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Charles Murray

CALIFORNIA | LOCAL
November 4, 1995 | LINDA FRIEDLIEB
Two free lectures at Cal Lutheran University on Monday will explore the ethical issues surrounding genetic advances. The first lecture by Daniel J. Kevles, "The Human Genome Project" at 10 a.m., will focus on the international effort to map every gene in the DNA that defines our species. Kevles will address the ethical concerns surrounding genetics and argue that genetic knowledge will not be used to produce a new "super race" or to stigmatize groups as undesirable.
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CALIFORNIA | LOCAL
April 30, 2009 | Patrick McGreevy
Legislators and other elected state officials appeared to be headed for a pay cut after Gov. Arnold Schwarzenegger on Wednesday endorsed a reduction and appointed new members, who he said were like-minded, to a panel that sets the salaries.
SPORTS
December 27, 1995
Sports figures were involved in 252 nationally reported police incidents, court appearances or other developments in 1995, for alleged offenses that ranged in gravity from shoplifting to murder, a Times study found. Items--involving current professional or college athletes, team employees or administrators-- are listed by date of resolution unless otherwise indicated. JANUARY Jan. 1--SHELDON KENNEDY, Winnipeg Jet player, charged with possession of marijuana. Resolution: Charges dropped.
NEWS
December 14, 1994 | From Associated Press
"The Bell Curve," a book that claims intelligence is a genetically linked characteristic of race, is scientifically flawed, a panel of scholars and testing experts said this week. In a symposium at Howard University in Washington, D.C., scholars said the book fails to present a scientifically balanced view and then uses faulty conclusions to justify suggested changes in the way society deals with the poor.
CALIFORNIA | LOCAL
February 4, 1993
President Clinton plans to appoint a task force to answer this question: How can poor, and often unskilled, adults and their children be helped to advance from dependency to self-sufficiency? His effort reignites a much-needed national debate over welfare reform. Unlike most traditional Democrats, the President is a centrist on welfare; his reform program in Arkansas showed that. Now that he is in the White House, Clinton can build on that wise model.
CALIFORNIA | LOCAL
November 12, 1997 | ELAINE WOO, TIMES EDUCATION WRITER
Is intelligence race-based? That argument was catapulted back into the public arena by "The Bell Curve," the 1994 book by conservative social theorists Charles Murray and the late Richard Herrnstein that some credit with fueling the current debate over affirmative action. Now, into the fray comes a provocative study that suggests that a major determining factor of intelligence is not genetics but the quality of pre-college education.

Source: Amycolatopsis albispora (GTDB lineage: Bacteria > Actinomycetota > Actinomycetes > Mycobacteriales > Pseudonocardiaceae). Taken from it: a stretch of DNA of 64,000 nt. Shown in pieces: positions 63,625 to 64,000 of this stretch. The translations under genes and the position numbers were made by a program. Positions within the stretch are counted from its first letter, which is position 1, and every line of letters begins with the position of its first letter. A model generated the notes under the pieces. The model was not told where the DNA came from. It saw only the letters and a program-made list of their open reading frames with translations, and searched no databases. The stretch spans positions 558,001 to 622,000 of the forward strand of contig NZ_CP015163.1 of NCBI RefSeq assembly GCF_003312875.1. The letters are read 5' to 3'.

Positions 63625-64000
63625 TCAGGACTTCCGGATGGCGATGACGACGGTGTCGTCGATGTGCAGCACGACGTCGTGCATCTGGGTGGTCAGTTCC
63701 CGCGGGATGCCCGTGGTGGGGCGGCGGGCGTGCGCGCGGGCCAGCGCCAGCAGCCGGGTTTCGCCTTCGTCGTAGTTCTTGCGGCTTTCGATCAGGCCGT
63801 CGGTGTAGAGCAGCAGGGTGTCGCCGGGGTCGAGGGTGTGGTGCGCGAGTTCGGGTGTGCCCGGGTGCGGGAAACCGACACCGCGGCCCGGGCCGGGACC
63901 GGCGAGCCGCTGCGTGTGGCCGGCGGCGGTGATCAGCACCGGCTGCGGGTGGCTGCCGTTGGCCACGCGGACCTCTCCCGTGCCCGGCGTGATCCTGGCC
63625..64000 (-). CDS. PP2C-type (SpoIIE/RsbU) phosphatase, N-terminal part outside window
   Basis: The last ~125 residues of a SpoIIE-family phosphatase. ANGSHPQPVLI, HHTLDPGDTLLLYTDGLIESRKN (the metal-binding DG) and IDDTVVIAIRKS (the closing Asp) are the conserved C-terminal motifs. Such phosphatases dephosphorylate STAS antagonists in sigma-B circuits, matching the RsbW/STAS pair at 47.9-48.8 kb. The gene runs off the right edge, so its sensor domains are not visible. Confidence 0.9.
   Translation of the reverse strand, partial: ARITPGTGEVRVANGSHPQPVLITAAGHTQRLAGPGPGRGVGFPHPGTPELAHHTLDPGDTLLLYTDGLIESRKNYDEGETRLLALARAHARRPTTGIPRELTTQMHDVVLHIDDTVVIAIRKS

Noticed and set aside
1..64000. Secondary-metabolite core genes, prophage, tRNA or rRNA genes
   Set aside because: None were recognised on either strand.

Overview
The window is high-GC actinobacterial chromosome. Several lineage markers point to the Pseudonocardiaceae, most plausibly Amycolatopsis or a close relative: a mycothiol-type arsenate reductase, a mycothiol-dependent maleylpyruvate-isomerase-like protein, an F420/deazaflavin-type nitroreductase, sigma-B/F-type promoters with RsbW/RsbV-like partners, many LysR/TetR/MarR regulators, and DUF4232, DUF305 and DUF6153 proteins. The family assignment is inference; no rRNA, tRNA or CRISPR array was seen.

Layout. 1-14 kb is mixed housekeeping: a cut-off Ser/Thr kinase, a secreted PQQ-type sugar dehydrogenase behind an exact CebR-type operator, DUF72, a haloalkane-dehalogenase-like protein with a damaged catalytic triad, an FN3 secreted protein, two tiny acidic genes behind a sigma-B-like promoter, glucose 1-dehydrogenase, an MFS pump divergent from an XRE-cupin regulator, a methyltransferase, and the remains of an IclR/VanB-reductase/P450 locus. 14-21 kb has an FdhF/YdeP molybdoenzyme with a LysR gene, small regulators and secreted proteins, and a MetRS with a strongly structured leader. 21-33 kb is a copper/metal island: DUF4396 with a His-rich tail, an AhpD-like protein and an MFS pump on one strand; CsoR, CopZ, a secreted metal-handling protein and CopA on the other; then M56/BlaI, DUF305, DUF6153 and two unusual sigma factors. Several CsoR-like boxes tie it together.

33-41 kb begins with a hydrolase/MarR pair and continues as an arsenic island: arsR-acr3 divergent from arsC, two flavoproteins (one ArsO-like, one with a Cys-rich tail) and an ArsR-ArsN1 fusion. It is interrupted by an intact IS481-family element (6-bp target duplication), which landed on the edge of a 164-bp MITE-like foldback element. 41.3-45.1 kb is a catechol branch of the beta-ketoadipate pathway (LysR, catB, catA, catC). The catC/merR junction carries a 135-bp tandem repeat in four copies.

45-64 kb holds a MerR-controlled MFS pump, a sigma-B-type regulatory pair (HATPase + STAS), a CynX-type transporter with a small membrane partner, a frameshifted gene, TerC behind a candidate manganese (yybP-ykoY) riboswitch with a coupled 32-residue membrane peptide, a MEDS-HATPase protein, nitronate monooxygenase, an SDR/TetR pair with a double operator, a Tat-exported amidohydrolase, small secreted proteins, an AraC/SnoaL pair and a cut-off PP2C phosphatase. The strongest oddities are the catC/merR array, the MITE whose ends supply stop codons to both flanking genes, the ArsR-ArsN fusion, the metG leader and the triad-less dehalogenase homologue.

CALIFORNIA | LOCAL
March 9, 2010 | By Patrick McGreevy
Months after California legislators had their pay and benefits cut 18%, the head of a state panel that sets salaries proposed Tuesday that elected officials lose 10% more in response to the continuing budget crisis. The idea came from Charles Murray, chairman of the state's Citizens Compensation Commission. The group, which is appointed by the governor, is scheduled to meet April 22 in Burbank to consider new cuts, which would also affect lawmakers' car allowance, health benefits and daily living expenses.
CALIFORNIA | LOCAL
February 20, 2013 | By Patrick McGreevy
California's budget situation has improved, but has it done so enough to allow raises for Gov. Jerry Brown and state legislators this year? State law does not allow raises in years when a surplus fund falls below a certain level. Budget problems have resulted in the California Citizens Compensation Commission cutting the pay of the governor and lawmakers by 23% in the last four years. Thomas Dalzell, Brown's appointee as chairman of the panel, said it looks likely that the financial requirement will be met this year so that raises can be considered when the panel meets March 21. But just in case the surplus is not large enough, Dalzell has asked the panel's attorney to determine whether it could comply with the no-raise rule if it just restores pay levels cut in the past.
OPINION
December 15, 2009 | Jonah Goldberg
Culturally, this has been the decade of the reality show. And what do we have to show for it? Not much more than the contestants themselves. Survey the wreckage. Richard Hatch, the "Survivor" champion, was just released from prison (he didn't pay taxes on his winnings). The marriage of the Octoparents, Jon and Kate, is a shambles. Richard and Mayumi Heene were so desperate to land a reality series, they concocted an enormous hoax, convincing the country their child had been carried away in a balloon.
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